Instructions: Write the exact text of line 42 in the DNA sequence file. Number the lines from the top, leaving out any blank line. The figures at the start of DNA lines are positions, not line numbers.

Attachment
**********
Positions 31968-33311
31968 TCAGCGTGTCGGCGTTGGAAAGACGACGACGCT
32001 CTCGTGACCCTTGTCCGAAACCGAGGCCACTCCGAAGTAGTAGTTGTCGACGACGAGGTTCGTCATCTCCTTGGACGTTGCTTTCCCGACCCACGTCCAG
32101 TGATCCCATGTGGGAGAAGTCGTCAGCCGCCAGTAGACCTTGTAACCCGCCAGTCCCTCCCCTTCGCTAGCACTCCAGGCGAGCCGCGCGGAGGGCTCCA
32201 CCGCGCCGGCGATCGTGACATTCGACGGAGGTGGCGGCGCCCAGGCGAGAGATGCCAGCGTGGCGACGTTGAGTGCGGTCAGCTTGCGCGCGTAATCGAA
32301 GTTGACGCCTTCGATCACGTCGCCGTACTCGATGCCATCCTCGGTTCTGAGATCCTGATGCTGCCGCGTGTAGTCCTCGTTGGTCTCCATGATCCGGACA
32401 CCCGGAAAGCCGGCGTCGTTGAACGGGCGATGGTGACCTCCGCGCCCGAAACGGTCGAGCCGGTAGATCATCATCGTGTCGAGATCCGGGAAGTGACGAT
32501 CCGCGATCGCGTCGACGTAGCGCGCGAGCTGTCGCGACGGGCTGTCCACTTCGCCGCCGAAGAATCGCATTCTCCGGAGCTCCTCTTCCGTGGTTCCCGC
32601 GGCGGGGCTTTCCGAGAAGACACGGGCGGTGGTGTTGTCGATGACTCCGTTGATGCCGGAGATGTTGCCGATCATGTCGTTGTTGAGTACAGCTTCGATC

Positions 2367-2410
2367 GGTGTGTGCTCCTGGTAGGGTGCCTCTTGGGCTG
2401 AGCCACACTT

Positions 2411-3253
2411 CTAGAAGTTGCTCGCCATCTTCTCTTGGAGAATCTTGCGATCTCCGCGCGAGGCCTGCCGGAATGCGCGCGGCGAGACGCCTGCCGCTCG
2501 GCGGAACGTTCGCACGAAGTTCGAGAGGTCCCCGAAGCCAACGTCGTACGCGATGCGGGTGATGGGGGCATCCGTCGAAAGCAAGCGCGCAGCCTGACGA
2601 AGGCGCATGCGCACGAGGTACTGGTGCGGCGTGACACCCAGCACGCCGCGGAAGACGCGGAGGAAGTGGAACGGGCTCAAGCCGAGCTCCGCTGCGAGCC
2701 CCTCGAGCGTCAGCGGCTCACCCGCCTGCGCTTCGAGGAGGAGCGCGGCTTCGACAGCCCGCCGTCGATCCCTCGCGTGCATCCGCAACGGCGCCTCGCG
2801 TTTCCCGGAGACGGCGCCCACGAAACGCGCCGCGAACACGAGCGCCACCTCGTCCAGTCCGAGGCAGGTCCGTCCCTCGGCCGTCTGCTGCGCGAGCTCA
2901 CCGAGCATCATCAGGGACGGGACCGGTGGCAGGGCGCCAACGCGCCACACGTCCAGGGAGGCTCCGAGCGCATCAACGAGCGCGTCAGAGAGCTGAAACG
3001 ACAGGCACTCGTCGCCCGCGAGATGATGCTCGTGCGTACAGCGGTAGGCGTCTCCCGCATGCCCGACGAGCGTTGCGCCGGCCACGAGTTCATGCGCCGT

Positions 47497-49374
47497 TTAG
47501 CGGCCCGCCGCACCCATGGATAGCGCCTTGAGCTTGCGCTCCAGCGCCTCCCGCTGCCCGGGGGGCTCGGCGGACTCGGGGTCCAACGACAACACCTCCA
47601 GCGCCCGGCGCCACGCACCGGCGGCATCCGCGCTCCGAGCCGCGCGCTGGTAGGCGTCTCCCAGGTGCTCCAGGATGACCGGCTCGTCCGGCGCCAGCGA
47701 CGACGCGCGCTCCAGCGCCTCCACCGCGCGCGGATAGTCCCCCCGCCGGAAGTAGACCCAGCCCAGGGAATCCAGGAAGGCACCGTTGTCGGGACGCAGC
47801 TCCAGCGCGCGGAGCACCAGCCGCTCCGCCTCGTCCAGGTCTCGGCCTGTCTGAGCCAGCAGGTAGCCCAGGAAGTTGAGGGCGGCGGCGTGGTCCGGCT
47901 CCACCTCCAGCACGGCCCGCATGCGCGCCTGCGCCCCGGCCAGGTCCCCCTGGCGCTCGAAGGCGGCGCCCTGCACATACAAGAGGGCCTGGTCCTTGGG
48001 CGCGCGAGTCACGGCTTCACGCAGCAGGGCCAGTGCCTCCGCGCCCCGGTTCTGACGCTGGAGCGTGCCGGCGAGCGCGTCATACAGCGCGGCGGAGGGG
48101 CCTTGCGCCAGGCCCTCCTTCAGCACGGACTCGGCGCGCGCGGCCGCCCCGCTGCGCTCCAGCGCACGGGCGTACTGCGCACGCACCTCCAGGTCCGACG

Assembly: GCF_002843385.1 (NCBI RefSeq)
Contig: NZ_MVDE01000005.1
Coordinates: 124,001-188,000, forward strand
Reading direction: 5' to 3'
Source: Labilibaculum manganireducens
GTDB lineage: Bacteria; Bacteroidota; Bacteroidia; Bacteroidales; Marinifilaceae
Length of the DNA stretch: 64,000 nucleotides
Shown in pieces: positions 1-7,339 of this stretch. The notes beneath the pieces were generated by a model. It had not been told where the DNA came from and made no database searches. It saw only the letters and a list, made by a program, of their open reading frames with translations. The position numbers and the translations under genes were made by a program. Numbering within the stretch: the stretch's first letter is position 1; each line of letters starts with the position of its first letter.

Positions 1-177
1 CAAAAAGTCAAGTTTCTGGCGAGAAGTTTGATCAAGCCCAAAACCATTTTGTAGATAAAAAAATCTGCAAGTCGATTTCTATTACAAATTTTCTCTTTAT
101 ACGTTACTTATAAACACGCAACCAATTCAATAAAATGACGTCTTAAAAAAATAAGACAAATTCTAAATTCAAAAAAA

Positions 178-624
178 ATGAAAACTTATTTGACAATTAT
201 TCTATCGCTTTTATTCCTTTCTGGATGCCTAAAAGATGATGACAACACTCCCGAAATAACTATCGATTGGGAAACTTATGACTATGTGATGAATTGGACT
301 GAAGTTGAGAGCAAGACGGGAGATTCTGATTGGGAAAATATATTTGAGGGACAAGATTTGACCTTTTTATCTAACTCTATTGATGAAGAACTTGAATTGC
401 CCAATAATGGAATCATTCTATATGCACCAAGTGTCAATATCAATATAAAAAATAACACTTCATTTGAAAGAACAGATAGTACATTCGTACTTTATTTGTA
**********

178 ATGAAAACTTATTTGACAATTAT